9 Transitions Out of the Labor Force by Self- Employment Status: Men Percentage of HRS Respondents Who Are Working, by Self-Employment Status of the Career Job, Sample: HRS Core Men On a Full-Time Career Job in 1992

10 Transitions Out of the Labor Force by Self- Employment Status: Women Percentage of HRS Respondents Who Are Working, by Self-Employment Status of the Career Job, Sample: HRS Core Women On a Full-Time Career Job in 1992

11 Transitions Into and Out of Self-Employment among Older Americans, 1992 to 2010 Percentage of Respondents Who Switched Work Status, by Gender Sample: HRS Core Respondents On a Full-Time Career Job in 1992

12 Key Determinants of Transitions Into Self- Employment Later in Life: Demographics Sample: HRS Core Men on a Wage-and-Salary Full-Time Career Job in 1992

13 Key Determinants of Transitions Into Self- Employment Later in Life: Economic Characteristics Sample: HRS Core Men on a Wage-and-Salary Full-Time Career Job in 1992

14 The Impact of the Great Recession on Transitions into Self-Employment Part I: Overall Impacts  Transitions into and out of self-employment have continued through the Great Recession and the sluggish recovery.  Relative to wage-and-salary workers, self-employed workers:  Remain on their career jobs later in life;  Are more likely to reduce hours on the career job; and  Are more likely to transition to a bridge job.

15 The Impact of the Great Recession on Transitions into Self-Employment Part II – Cohort Differences  Unlike previous cohorts, in comparison to wage-and-salary workers Early Boomers who were self-employed on their career jobs:  were less likely to transition to bridge employment (all else equal); and  did not remain in career employment longer (men only; all else equal).  These findings are consistent with the notion that fewer bridge job opportunities were available to the Early Boomers.  These findings are also consistent with the notion that self- employment did not provide the same degree of stability relative to wage-and-salary employment.  Gender differences might be explained by a selection effect as fewer women seek self-employment later in life.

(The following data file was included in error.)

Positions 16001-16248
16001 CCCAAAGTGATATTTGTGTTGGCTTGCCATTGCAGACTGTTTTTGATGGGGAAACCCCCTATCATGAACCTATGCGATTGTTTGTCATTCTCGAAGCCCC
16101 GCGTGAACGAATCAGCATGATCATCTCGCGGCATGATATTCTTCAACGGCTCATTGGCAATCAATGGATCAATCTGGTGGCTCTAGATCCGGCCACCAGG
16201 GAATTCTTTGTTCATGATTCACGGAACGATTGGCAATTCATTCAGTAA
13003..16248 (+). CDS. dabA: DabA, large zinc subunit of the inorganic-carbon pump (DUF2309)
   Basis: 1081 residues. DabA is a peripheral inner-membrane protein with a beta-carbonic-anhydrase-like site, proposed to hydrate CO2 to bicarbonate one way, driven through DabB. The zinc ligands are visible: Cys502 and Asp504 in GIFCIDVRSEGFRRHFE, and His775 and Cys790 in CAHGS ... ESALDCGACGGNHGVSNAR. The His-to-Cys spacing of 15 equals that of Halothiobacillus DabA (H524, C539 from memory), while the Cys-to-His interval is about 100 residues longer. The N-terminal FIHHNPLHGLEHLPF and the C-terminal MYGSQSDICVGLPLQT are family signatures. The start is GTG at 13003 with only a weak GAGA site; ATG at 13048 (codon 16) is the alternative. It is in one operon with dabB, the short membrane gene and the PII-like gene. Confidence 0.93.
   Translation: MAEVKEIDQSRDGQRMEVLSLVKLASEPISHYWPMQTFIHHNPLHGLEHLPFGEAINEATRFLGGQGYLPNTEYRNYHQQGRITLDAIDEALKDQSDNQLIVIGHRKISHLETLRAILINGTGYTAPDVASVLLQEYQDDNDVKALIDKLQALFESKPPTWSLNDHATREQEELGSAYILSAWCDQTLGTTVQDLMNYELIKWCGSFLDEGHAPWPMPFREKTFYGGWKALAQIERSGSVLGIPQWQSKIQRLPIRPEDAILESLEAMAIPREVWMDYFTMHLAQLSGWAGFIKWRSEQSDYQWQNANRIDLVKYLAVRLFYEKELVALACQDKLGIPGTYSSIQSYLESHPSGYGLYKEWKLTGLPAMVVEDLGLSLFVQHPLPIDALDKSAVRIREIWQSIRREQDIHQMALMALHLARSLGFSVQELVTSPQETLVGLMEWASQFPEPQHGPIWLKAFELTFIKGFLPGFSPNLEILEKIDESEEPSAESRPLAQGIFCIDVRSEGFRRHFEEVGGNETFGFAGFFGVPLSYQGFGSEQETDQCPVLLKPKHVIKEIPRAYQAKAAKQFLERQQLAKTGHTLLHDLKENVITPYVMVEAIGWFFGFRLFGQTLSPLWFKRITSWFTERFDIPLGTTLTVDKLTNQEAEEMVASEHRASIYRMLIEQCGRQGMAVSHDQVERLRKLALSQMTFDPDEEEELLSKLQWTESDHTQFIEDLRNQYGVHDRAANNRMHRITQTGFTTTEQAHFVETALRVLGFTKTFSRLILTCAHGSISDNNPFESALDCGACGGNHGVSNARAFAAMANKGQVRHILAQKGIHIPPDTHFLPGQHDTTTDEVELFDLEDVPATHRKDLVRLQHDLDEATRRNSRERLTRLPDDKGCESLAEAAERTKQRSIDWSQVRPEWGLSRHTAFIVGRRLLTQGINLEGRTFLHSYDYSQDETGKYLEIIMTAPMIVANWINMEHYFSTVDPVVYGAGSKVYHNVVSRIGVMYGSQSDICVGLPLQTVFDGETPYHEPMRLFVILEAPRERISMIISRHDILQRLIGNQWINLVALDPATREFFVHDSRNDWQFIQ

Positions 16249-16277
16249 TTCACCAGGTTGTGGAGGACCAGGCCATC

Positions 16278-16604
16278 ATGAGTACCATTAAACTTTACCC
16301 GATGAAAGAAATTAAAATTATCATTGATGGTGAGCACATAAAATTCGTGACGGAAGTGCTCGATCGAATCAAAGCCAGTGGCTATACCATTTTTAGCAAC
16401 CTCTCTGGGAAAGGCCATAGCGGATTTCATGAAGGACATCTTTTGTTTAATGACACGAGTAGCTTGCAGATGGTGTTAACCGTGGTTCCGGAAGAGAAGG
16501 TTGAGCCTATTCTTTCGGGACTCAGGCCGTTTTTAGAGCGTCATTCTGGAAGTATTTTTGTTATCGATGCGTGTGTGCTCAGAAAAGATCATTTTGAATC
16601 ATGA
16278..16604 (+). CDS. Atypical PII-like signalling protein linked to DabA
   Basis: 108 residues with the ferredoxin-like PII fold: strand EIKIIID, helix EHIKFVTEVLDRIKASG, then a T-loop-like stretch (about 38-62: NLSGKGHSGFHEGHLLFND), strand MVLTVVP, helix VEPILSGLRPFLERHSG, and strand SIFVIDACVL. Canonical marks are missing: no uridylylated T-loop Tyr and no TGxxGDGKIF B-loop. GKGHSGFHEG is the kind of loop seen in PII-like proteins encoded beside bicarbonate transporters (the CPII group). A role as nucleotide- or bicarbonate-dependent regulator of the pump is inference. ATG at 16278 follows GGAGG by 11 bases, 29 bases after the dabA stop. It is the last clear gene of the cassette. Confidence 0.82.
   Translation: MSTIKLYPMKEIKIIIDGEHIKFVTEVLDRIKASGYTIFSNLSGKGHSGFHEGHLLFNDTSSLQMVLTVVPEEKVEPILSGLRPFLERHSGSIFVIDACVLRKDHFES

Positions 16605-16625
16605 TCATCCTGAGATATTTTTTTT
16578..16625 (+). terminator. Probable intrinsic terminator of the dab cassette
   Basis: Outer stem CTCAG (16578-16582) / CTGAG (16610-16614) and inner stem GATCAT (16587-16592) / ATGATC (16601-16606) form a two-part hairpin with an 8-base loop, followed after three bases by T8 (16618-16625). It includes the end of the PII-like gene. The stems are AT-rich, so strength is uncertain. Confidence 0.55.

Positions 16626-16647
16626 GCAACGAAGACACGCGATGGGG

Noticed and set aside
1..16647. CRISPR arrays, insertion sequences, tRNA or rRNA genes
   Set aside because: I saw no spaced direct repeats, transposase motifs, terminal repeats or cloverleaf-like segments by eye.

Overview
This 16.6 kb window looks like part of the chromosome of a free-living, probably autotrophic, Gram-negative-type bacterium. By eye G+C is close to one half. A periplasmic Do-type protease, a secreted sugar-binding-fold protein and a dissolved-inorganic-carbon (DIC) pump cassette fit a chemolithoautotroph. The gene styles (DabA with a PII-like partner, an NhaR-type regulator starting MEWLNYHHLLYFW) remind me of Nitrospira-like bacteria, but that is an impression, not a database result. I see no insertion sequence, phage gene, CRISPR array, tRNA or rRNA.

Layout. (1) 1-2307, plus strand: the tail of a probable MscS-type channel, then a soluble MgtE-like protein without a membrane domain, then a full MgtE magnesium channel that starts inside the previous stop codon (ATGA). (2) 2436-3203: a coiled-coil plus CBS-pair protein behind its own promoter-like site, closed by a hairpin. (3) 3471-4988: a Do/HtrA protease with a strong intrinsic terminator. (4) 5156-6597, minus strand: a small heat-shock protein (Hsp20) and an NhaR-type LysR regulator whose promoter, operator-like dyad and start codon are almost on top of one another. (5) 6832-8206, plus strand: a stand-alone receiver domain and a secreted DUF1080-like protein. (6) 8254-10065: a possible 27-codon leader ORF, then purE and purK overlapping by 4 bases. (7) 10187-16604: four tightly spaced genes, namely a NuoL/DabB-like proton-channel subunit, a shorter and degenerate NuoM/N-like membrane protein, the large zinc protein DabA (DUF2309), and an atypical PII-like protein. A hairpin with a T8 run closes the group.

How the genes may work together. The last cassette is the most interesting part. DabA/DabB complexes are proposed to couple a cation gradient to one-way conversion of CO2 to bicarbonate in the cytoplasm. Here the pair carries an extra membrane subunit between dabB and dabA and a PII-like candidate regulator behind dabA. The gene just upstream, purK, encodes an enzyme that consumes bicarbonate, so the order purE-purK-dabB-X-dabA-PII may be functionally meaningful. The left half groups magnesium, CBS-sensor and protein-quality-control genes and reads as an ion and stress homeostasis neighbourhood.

16 Conclusions  Transitions into and out of self-employment play a significant role in the retirement patterns of older Americans.  Approximately percent of respondents with W&S career jobs later in life switch into self-employment prior to exiting the labor force.  Approximately percent of respondents with self-employed career jobs later in life switch into W&S jobs prior to exiting the labor force.  The main determinants of transitions into self-employment later in life are: age, health status, educational attainment, occupation, and earnings on the career job.  Levels are important as well. The percentage of career wage-and- salary workers who transition into self-employment is substantial across subcategories.  Transitions into and out of self-employment have continued through the Great Recession and the sluggish recovery; however, notable cross-cohort differences do exist.